Repeat Echo EF preserved and moderate pulmonary HTN / RSVP 50-60 mm Hg
Pro BNP:
4493

ARDS secondary most likely secondary to AIP
Started on
Methylprednisolone 500 mg

IVPB q 6hr
and continued on broad spectrum ATB
07/15/2014
07/27/2014
Mini- thoracotomy with wedge resection of RML and RLL 7/28/14

Patient remained intubated post procedure

Pleural fungal and anaerobic culture partial negative

Preliminary virus culture of pleural fluid after 7 days of incubation negative

Pleural AFB smear: negative

Pleural cytology: negative for malignancy
Organizing Pneumonia (OP) pattern

Type 2 pneumocyte hyperplasia and alveolar histiocytes, edema and hemorrage

Focal interstitial inflammation

Vascular congestion and microemboli
Pathology Report
Pathology Report
No hyaline membranes

No granulomas or viral inclusions

GMS stain negative for fungi

Kinyoun ’s stain negative for AFB
Many Thanks!
Inflammatory lung disease with distinctive clinical radiological and pathological features
Definition
Types
COP (
Cryptogenic Pneumonia) formerly
BOOP

SOP (
Secondary Organizing Pneumonia)
COP incidence 6-7 cases over 100.000 hospital admission
Epidemiology
OP is more likely the result of a type of alveolar epithelial injury and repair rather than a disease with one defined etiology
Pathogenesis
COP equally affect men and women usually at aged between 50-60 years old

Sub acute onset of symptoms
Malaise
Anorexia
Weight loss
Fever
Persistent dry cough
Dyspnea

PE: inspiratory sparse crackles
Clinical Features
CXR
CT chest high resolution
Laboratory test
infection, malignancy, connective tissue disorder
PFT
mild restrictive pattern
BAL
mixed pattern with lymphocytes predominance
Lung biopsy
trans-bronchial versus thoracoscopy
Diagnosis

Community Acquired Pneumonia

persistent of symptoms and lack of response to ATB. As OP can be a consequence of certain infections, positive culture results do not necessary exclude the diagnosis

Idiopathic Interstitial Pneumonias
COP is one type of idiopathic interstitial pneumonia (IIP), and the other types of IIP are in the differential of COP
Differential Diagnosis
Differential Diagnosis

Chronic Eosinophilic Pneumonia
Hypersensitivity Pneumonitis
Pulmonary Lymphoma
Pulmonary Lymphomatoid Granulomatosis
Diffuse Alveolar Damage
Unilateral of bilateral consolidation (90%)
Subpleural or peribronchial distribution (50%)
Lower lobes predominate
Migratory
Pleural effusion uncommon or rare
Treatment
Mild to moderate disease

Prolonged course of
three to six months of macrolide
(Clarithromycin 250 to 500 mg BID) and tapering to once daily dose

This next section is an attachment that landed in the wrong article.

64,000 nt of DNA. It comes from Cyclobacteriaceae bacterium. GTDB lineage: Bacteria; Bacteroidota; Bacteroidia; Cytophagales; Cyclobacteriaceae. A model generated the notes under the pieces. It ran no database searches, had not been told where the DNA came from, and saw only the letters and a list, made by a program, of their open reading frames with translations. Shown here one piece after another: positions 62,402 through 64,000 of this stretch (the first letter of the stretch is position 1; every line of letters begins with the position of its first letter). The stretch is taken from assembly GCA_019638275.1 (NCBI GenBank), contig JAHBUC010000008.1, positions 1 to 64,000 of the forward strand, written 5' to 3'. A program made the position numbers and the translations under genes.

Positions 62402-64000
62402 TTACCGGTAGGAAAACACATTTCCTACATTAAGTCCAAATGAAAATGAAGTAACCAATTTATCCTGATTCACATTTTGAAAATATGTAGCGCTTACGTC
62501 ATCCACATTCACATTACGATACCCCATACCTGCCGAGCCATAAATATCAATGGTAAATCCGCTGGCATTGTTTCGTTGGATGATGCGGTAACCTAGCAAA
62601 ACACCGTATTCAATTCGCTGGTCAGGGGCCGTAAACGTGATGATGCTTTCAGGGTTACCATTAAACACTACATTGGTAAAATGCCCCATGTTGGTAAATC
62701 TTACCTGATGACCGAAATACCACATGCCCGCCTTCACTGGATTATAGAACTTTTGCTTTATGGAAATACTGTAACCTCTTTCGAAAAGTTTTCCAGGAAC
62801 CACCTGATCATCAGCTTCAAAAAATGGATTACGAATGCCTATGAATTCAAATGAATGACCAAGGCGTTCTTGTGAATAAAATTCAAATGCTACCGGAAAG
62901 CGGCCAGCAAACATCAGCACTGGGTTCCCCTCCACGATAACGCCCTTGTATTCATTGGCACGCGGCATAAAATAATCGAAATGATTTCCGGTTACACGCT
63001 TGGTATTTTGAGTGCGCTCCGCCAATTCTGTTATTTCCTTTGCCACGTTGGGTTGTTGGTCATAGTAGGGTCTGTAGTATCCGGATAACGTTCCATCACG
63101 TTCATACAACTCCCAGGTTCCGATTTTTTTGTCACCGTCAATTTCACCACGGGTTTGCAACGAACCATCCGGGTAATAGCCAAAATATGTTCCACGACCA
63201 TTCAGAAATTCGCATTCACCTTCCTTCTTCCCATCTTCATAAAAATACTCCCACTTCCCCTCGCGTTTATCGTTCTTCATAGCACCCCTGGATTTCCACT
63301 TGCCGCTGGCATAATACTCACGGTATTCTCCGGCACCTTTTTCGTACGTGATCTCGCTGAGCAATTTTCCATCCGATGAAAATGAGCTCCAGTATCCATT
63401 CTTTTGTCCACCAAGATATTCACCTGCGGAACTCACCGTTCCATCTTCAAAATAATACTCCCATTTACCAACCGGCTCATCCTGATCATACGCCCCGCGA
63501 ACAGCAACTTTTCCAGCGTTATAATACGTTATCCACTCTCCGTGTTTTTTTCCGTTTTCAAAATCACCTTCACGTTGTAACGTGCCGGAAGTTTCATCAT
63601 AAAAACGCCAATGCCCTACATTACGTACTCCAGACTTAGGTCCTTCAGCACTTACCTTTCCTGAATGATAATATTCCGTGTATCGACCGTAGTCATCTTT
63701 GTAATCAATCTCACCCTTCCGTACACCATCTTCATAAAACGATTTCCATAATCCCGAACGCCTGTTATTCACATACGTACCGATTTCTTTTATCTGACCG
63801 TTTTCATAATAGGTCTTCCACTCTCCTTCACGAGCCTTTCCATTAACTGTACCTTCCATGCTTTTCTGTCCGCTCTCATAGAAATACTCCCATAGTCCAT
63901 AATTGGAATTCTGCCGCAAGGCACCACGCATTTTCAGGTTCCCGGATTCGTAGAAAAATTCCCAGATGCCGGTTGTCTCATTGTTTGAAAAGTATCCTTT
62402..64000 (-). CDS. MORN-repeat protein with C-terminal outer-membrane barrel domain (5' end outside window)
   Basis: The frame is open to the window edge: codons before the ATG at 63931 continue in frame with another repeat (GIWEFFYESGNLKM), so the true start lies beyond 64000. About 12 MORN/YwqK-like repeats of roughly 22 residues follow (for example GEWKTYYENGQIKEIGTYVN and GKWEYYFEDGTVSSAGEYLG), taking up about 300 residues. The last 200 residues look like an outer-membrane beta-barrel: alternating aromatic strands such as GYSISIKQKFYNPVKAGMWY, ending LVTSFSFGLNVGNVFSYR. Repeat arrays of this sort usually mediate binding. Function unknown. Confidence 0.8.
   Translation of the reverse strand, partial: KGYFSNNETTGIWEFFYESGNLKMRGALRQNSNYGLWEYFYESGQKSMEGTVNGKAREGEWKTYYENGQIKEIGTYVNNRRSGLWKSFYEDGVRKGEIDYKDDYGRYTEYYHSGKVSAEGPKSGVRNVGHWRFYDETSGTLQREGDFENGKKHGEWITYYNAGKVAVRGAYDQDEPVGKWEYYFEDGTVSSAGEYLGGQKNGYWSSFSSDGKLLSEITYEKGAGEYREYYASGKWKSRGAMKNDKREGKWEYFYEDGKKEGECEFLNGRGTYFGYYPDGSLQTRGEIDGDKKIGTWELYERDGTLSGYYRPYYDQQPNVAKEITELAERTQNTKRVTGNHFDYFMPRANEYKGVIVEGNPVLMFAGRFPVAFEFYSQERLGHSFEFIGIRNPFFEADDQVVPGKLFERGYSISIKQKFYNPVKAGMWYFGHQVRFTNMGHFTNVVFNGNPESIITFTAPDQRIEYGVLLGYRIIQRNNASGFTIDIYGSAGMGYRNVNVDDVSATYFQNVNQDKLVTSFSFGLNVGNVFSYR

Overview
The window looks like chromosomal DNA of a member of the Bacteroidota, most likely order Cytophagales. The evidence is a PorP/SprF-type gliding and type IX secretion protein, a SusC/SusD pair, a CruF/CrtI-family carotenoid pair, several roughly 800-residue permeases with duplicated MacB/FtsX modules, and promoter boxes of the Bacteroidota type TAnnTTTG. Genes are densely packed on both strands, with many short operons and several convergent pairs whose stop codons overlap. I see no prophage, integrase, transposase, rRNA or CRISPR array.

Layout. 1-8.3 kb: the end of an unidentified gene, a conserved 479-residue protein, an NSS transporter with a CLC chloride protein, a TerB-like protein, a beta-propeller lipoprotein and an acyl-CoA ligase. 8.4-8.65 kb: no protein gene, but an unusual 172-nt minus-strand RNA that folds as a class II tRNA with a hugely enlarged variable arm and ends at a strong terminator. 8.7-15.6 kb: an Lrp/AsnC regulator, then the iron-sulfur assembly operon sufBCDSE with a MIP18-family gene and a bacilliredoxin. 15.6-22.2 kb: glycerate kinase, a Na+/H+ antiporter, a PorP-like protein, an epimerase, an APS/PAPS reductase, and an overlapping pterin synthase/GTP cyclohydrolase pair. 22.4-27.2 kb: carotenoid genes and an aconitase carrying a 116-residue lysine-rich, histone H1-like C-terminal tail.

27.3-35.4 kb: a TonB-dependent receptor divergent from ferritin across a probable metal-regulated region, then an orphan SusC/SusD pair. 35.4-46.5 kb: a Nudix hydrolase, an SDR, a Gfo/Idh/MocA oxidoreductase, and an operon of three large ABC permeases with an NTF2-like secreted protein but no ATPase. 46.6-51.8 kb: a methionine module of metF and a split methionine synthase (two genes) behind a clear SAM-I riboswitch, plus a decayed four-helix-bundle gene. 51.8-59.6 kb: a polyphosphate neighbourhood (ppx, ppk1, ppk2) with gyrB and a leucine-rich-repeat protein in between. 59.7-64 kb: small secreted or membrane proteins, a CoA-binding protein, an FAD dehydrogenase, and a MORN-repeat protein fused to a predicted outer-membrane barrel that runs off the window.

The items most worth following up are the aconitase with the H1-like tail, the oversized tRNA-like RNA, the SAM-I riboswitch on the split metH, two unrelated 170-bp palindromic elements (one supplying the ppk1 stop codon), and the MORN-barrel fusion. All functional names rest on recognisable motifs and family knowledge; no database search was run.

Prednisone 60 mg daily for 4 to 8 weeks
then taper to
0.5- O.75 mg/kg per day
(using ideal body weight) for 4 to 6 weeks and if patient remains stable continue gradually tapering to zero

Fulminant disease:

Methylprednisolone 125 to 250 mg IV every 6 hr.
or a pulse of 750 to 1000 mg daily for three to five days and transition to
Prednisone 0.75 to 1 mg/Kg/ day
to a maximum of 100 mg/day

Cyclophosphamide
if unresponsive to steroids and/or respiratory failure on mechanical ventilation support
Initial dose 50 mg daily
and increase over two or four weeks up to a maximum of 150 mg /day
Prognosis
Relapses are common upon stopping or tapering dose of steroids

Follow-up with
CXR and PFTs
every 2-3 months during therapy
and up to one year after discontinuing steroids
Bettina Manduca
PGY-2
Cryptogenic organising pneumonia is a particular form of inflammatory and fibroproliferative lung disease. The disease onset is subacute with cough, dyspnoea, fever, weight loss, and elevation of biological inflammatory markers.

Chest imaging usually shows multifocal alveolar opacities predominating in the subpleural regions. Lung biopsy reveals budding connective tissue filling the distal airspaces.
The diagnosis is established by combining clinical, radiological and histological criteria. Similarities with other disease processes can lead to a delayed or erroneous diagnosis. Most patients respond well to corticosteroid therapy (prednisone or methyl-prednisolone). Relapses are frequent but can generally be controlled.

There are literature data about the immunomodulatory properties of some macrolides in cryptogenic organizing pneumonia (COP) as an alternative to corticosteroids in mild disease or as adjuvant to standard therapy.
CONCLUSION